Hidden Gems: Rez

Rez is a strange game. Perhaps that’s one of the reasons that it – despite being rereleased twice – never has been a commercial success. You could describe it as an abstract game, and not just because of the graphics. Like in abstract art, it’s almost nonrepresentational, it’s more about the experience than about anything else.


For people who aren’t familiar with the game, here’s a short history lesson. It was made by game designer Tetsuya Mizuguchi, who is now the head of game studio Q Entertainment, and also the creator of games like Space Channel 5, Lumines, Meteos and Child of Eden. Rez was first released in 2001 on the Dreamcast, then ported to PlayStation 2 in 2002, and finally released as an Xbox Live Arcade game in the form of Rez HD, in 2008. It’s always had very modest sales numbers, but also a cult following.


Rez is an onrail shooter that, like the majority of Mizuguchi’s games, mainly revolves around music. In most games you have sound effects and a background track, but in this game the sound effects are part of the music. Locking onto enemies creates a specific sound fitting to the track, shooting them often sounds like a beat or rhythm, and each time you clear a segment of the stage another layer is added to the music.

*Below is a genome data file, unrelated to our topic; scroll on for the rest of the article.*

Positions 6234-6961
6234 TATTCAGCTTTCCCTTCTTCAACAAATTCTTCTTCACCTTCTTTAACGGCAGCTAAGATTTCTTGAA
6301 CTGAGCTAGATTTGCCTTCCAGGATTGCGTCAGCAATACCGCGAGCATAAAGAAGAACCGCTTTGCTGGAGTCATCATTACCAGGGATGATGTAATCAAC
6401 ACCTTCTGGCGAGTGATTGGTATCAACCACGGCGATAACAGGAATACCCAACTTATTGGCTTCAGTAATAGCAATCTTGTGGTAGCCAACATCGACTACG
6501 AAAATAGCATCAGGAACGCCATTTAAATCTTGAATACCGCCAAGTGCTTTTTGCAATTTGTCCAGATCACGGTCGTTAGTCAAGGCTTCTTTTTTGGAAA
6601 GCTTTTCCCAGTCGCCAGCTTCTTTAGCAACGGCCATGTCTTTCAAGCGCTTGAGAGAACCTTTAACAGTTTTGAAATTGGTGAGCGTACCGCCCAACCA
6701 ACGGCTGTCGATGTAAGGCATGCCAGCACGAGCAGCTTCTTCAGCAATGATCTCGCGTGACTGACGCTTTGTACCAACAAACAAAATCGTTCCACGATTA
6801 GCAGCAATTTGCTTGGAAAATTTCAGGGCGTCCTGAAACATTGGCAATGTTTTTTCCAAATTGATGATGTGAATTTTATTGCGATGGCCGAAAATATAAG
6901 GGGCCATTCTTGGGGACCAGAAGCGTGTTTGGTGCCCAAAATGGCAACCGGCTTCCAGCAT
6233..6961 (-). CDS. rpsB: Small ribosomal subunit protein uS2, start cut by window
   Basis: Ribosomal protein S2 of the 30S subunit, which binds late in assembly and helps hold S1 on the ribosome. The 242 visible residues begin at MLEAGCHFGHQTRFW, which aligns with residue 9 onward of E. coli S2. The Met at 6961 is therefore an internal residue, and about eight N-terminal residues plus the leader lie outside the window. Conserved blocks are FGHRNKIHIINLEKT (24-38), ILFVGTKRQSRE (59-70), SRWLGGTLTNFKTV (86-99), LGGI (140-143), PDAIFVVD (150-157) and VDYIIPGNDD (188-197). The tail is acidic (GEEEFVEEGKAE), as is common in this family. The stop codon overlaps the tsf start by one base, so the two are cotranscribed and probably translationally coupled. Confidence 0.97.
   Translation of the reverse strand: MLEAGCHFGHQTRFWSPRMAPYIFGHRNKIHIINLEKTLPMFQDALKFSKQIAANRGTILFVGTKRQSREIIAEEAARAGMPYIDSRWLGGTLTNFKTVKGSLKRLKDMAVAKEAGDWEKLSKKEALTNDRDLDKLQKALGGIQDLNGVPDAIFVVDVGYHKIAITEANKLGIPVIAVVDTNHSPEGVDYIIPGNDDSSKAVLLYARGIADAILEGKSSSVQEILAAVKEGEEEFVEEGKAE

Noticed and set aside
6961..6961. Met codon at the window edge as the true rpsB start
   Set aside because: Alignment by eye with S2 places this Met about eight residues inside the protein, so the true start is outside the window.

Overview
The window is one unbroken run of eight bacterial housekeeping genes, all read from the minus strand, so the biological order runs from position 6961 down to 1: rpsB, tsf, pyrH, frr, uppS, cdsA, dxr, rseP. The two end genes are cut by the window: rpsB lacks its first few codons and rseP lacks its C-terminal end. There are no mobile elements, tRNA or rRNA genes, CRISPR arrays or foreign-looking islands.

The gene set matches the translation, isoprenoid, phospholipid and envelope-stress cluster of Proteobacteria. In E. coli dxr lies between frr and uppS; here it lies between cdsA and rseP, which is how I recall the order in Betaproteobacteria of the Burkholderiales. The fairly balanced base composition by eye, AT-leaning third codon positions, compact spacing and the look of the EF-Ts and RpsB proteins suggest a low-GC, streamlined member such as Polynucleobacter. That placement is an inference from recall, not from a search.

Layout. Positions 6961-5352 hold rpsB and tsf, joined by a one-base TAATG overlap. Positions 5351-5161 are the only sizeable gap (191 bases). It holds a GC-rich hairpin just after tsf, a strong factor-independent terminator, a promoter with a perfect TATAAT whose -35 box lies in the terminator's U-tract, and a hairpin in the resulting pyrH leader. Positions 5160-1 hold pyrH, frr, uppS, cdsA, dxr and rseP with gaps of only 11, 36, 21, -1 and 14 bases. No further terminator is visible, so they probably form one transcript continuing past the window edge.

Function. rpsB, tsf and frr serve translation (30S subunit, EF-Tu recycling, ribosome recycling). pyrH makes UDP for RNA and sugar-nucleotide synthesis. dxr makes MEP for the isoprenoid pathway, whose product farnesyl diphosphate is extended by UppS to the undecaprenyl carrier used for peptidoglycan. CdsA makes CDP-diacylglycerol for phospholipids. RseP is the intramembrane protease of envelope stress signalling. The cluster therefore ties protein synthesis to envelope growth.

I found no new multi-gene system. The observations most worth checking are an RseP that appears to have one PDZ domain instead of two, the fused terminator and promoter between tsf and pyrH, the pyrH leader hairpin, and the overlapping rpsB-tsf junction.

The visuals contribute to this experience. The game has a very abstract, minimalistic look with bright colors. It mainly consists of shapes and lines, that sometimes take the form of animals, plants and buildings.


Another element that adds to the sensation of rhythm and flow, is the rumble functionality of the controller. A heavy beat is accompanied by a rhythmic thumbing of the controller, clearing a stage segments has the controller shaking constantly while the music reaches its peak. Mizuguchi’s idea behind the game was to create a sensory experience, a pulsing fusion of sound, images and sense. A rhythmic unity.


Underneath this musical, sensory experience lay sparse hints of a story. Especially memorable is the last act, which takes you through the evolution of life on earth. For a game with an actual story mode, Rez is consistently abstract and minimalistic, leaving a lot to the interpretation of the player.

In 2011, more than 10 years after it came out, Rez received a spiritual successor: Child of Eden. Both games are quite unique, and I’d recommend them if you like to try something new from time to time.